6 Fun and Practical Tips for Cooking with Toddlers

Tips for Cooking with Toddlers

Toddlers learn through doing, touching and tasting.  This makes cooking with toddlers a perfect activity to engage their hungry minds and curious hands.

Why, then, does the thought of cooking with a toddler strike fear into the heart of most parents?  Could it be the mental image of a chaotic and messy culinary bomb site?  Or the thought of a three-year-old running off down the corridor wielding a 12-inch knife?

Take a deep breath.  Relax.  The whole experience can actually be calm, controlled and fun. It just takes a little planning and a few practical tips.

Here are six top tips to get you going:

Turn Your Kitchen into a “Toddler Zone”

They’ll want to see what is happening and will need to safely reach things.  To provide a safe and sturdy stool that won’t move around as they stand on it.  If you have room, then a kid-size table and chair in the kitchen can provide an ideal toddler workstation.

Do a safety sweep and remove any knife-blocks or other hazards.  Having drawer locks can also eliminate the temptation for little hands to open and grab things.

Be Prepared

First off, you’ll want aprons for everyone; a damp rag at the ready; and your garbage/compost bins empty and nearby.

Next, prep the ingredients.  This means setting everything out.  If there are packs or tins to be opened, do it in advance.  Will there be lots of chopping?  If so, then do 80% of it beforehand. This will leave just enough for your little helper and means nobody will get bored.

Cooking with a toddler works fantastically when they are continuously occupied.  Things go wrong if they have to wait around as you rummage for ingredients or spend 10 minutes hacking away at a butternut squash!

Choose an Appropriate Recipe

There are plenty of blogs that share recipes for kids.  It’s important that your chosen dish has easy to perform cooking roles and that the process moves forward with momentum.  There’s no point getting to the middle of the recipe only to learn that you need “to let it sit for 8 hours” or that it involves boiling oil spitting from a pan.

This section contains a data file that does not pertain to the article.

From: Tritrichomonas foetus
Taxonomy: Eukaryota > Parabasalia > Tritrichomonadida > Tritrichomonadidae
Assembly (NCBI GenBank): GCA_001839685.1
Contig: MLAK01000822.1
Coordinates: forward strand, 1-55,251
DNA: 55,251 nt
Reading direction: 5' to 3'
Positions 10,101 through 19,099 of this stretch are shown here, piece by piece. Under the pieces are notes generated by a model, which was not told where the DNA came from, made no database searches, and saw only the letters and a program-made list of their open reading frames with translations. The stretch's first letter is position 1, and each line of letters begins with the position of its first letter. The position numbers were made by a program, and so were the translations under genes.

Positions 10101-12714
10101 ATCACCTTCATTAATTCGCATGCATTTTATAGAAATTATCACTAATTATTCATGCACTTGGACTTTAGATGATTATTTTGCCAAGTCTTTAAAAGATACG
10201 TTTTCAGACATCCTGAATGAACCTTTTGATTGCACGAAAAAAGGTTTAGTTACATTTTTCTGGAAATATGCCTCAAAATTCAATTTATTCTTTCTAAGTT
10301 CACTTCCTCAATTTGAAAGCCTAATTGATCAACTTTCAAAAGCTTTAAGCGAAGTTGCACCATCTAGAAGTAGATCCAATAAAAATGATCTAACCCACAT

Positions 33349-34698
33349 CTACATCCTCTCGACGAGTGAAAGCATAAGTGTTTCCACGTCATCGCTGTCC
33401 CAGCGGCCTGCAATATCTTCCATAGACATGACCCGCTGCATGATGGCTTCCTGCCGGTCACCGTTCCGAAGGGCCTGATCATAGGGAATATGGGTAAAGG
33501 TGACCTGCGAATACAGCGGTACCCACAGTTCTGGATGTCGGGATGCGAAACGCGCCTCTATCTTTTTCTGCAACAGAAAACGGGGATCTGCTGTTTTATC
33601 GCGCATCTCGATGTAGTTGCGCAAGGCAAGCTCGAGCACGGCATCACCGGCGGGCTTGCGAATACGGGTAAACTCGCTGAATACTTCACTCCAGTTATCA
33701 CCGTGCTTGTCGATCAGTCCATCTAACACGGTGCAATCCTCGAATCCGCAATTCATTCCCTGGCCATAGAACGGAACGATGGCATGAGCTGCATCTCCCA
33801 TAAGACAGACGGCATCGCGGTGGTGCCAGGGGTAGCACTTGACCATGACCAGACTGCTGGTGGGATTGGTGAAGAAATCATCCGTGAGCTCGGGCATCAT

Read through the recipe beforehand and pick out several tasks for your toddler.

Remember, with toddler cooking: Organization = WIN.

Check Out Toddler Cooking Utensils

Food and eating are some of the first experiences children have.  As they love to imitate, it’s no surprise that toddlers like toy food and cutlery.  It can be a thrilling experience for a toddler when their play knives and chopping boards are replaced with real ones.  Well, obviously not real, real ones but toddler version that they can actually use.

Investing in some quality toddler kitchen utensils means that they can be much more involved in the cooking process.  This is satisfying for them and easier for you.

Fun But NO Funny Business

Be strict with rules.  In the kitchen, boundaries need to be clear and firm.  Follow instructions and no whining.  In other life areas, things are more flexible, but in the kitchen, take a no-nonsense approach.  Safety is paramount.

If someone can’t follow the rules, then they are out of the kitchen.  It’s helpful to have a dad (or another grownup)  about as a bouncer just in case any rogue cooks need escorting off the premises.

Stay strong and you’ll soon find that your kids respect cooking.  And don’t forget that you’re being kind.  In the long run, more cooking means more chocolate flapjacks.

Clean Up

Get kids to help clean up.  It’s healthy for them to understand that things don’t magically clean themselves.  Make sure that tasting only happens after everything is tidy.  This’ll keep your little helpers eager to pitch in.

Wrapping Up

Cooking is a fantastic way for kids to learn about the world.  It gives them a deeper appreciation of nature, their bodies and the principles of healthy eating.  With a bit of practice and preparation, you’ll find that it needn’t be stressful or chaotic.  Instead, it can be calm, controlled and a lot of fun for the whole family.

 

Neve blogs with her husband at WeTheParents where she forms unusually strong opinions about nipple creams and he has a blast reviewing scooters for kids (please, someone remind him he’s a grown up!)

 

 

Always interested in writing, reading and learning in general. I love the quirky and unusual! All thoughts are my own!

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